The herbs bring back a strong sense of nostalgia as they work their way back into my meals.  Certain herbs and spices remind me of places I have lived (and grown) or visited.  Lemon rosemary reminds me of Kitsap, Washington.  Greek oregano will probably always remind me of Chester County, PA.  I have already taken cuttings of the herbs so that they too can be relocated around the property.  I also found time to plant a couple tomatoes and an Anaheim chili pepper – I’ll show you what they’re doing next week.

 

While the wild plants had to be removed to make room for planted vegetables, I’ve made sure to leave many in place.  These wildflowers are an important attractant for bees and butterflies (and besides that, I like them).  The rest of the garden is slowly being cultivated into soft, open beds like the one you see here.  This is where I will be sowing seeds for cold-hearty plants which will likely survive the temperate Washington winter even outside of the coldframe.

 

 

 

 

 

And speaking of cold frames, now that we have completed new gates for the garden, cold frames are the new weekend projects.  Stay tuned for diagrams, pictures, and step-by-step instructions for you to build you own cold frame in time for autumn and winter planting!

Vegetarian Carnival #13 is now online at VeggieChic

Green Tomatoes, Summer 2007, © Copyright 2008 Jade Leone Blackwater

To those just joining us from the Vegetarian Carnival, Welcome to AppleJade!

This week Jul of VeggieChic hosts the Vegetarian Carnival #13.  The Vegetarian Carnival is held approximately twice a month featuring blog posts around various themes associated with a vegetarian lifestyle.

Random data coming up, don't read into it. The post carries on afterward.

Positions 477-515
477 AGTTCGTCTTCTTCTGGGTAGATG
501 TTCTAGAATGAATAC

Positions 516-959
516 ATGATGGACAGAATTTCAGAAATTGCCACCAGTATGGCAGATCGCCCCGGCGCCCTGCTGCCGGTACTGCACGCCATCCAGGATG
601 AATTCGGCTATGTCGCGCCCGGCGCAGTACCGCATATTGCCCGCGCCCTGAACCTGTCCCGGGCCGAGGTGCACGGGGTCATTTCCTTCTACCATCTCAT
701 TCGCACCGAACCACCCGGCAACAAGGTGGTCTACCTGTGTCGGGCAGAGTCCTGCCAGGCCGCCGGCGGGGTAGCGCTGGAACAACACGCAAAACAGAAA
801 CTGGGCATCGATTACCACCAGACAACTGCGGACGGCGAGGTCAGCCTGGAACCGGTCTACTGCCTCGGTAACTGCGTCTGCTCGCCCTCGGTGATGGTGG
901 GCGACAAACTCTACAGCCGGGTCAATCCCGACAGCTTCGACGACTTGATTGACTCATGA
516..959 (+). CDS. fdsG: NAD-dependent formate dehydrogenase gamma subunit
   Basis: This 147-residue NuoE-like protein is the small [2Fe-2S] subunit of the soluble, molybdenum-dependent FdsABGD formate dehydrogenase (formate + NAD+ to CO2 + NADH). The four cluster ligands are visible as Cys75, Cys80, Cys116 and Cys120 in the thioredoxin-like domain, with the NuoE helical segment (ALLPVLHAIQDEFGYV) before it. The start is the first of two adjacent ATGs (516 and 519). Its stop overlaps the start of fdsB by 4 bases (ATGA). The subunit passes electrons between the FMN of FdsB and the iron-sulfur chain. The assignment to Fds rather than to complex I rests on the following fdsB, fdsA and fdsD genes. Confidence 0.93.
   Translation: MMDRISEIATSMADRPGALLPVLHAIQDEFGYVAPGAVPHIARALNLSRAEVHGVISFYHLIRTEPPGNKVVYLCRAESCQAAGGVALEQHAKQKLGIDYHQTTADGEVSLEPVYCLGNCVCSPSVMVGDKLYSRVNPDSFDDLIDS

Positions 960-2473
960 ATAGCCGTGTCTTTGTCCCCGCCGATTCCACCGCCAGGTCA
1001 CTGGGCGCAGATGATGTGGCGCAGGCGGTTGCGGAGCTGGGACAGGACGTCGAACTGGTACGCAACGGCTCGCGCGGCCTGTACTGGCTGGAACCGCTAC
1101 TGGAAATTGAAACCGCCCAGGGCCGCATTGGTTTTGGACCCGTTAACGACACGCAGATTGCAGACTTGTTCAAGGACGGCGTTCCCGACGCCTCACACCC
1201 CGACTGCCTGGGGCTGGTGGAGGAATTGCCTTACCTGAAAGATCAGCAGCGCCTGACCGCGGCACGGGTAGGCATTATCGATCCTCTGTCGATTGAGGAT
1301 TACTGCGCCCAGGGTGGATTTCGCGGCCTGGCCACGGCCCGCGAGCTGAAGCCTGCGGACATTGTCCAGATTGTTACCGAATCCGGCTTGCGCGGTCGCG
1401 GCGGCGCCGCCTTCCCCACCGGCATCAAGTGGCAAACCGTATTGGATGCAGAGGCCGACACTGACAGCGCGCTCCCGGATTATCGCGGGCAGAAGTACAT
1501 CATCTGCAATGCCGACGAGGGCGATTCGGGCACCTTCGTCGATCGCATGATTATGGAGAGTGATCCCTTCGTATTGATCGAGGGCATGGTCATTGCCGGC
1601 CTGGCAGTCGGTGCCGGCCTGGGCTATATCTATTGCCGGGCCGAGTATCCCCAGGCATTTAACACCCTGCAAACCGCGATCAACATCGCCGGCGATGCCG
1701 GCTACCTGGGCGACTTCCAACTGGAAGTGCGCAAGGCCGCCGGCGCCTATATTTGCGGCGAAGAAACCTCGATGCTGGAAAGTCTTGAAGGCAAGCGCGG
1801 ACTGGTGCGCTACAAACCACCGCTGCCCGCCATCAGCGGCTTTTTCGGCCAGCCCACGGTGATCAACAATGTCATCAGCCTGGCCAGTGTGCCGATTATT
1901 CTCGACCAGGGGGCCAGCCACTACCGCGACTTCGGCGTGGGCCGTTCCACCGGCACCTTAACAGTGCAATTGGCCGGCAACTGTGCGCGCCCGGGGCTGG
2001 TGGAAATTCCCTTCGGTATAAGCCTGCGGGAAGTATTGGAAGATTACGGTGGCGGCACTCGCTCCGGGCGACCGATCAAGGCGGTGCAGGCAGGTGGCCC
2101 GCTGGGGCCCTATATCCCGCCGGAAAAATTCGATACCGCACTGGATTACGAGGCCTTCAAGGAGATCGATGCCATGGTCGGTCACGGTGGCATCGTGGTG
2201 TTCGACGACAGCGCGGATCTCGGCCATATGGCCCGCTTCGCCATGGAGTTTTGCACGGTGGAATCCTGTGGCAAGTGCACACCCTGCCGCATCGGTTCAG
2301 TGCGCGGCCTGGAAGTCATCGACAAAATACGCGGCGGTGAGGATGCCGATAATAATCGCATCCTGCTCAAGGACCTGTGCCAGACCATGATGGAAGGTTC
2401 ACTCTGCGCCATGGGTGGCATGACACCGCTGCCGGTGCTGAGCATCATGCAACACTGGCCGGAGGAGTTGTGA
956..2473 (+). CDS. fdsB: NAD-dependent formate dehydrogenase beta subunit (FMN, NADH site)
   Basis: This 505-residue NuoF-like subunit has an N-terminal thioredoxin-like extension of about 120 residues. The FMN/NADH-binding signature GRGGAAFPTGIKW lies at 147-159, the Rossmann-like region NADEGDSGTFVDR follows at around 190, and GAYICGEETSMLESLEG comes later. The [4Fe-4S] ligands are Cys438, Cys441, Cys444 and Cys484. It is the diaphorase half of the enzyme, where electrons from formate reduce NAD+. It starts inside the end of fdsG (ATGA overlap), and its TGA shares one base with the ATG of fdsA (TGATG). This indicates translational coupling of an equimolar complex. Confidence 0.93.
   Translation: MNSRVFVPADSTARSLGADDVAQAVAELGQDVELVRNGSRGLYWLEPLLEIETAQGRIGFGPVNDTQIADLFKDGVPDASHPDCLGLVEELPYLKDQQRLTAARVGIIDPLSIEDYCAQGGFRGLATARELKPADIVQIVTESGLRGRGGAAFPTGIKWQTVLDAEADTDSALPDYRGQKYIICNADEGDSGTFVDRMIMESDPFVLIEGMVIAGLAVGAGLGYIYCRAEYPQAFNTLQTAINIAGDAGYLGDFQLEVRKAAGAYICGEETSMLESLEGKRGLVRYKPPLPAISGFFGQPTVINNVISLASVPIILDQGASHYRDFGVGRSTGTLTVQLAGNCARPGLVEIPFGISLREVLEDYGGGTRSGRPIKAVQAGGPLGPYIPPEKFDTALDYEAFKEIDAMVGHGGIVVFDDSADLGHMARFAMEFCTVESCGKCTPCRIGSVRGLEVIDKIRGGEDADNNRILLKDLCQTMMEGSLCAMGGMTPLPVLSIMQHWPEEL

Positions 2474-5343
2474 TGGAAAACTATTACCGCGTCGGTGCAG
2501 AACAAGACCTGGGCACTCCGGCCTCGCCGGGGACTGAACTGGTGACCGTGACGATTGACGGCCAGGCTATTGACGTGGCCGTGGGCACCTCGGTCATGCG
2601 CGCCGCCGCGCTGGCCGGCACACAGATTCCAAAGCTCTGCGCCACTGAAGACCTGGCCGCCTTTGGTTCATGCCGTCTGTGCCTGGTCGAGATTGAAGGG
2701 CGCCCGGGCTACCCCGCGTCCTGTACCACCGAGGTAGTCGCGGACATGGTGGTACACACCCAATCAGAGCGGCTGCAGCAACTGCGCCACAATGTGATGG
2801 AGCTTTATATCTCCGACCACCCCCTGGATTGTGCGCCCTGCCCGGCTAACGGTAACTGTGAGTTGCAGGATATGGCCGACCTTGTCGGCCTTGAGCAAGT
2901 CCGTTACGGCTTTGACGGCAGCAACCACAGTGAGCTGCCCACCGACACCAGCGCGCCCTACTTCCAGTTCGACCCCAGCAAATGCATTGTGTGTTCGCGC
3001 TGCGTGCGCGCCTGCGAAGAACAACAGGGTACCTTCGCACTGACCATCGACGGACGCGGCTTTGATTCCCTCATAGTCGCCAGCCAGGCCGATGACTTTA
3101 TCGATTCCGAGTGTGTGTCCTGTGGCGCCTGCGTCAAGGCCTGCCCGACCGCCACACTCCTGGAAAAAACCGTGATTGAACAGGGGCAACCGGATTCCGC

Jul was kind enough to include a link to our cold frame discussions here at AppleJade.  While I am not a strict vegetarian, I enjoy vegetarian and vegan cuisine, and adore growing my own fresh foods year-round.  At AppleJade you can expect ongoing discussions about organic gardening and cooking as a part of our greater discussion about healthy lifestyles and goals.

If you would like to submit to the Vegetarian Carnival or volunteer to host a future carnival, be sure to visit the Vegetarian Carnival information page for more details.

Getting a Jump on Spring Planting

Cold Frame, © Copyright 2008 Jade Leone Blackwater

Today I awoke to a warm, humid sunrise.  It appears that my planting opportunity came sooner than I anticipated!  I just finished sowing onions, spinach, radishes, and carrots in the open spaces of my cold frame (a great way to enjoy a sunrise).  As you can see the cilantro, mizuna mustard, and assorted lettuce are all jamming, and today’s warmth (and opportunity to open the cold frame for fresh air) will give them a nice boost.  Salad is on tonight’s menu!

I like to garden by the moon, and while today’s moonsign (Aquarius) is not always ideal for planting, the new moon is a great time to get things started – be they new plants, or new projects.  I’m hoping that today’s warmth, breeze, thunder, rain, and the added energy of a solar eclipse will help get these seeds started.  In a couple of weeks, we’ll know if there’s been any success.  That is – if we can see through the snow into the cold frame!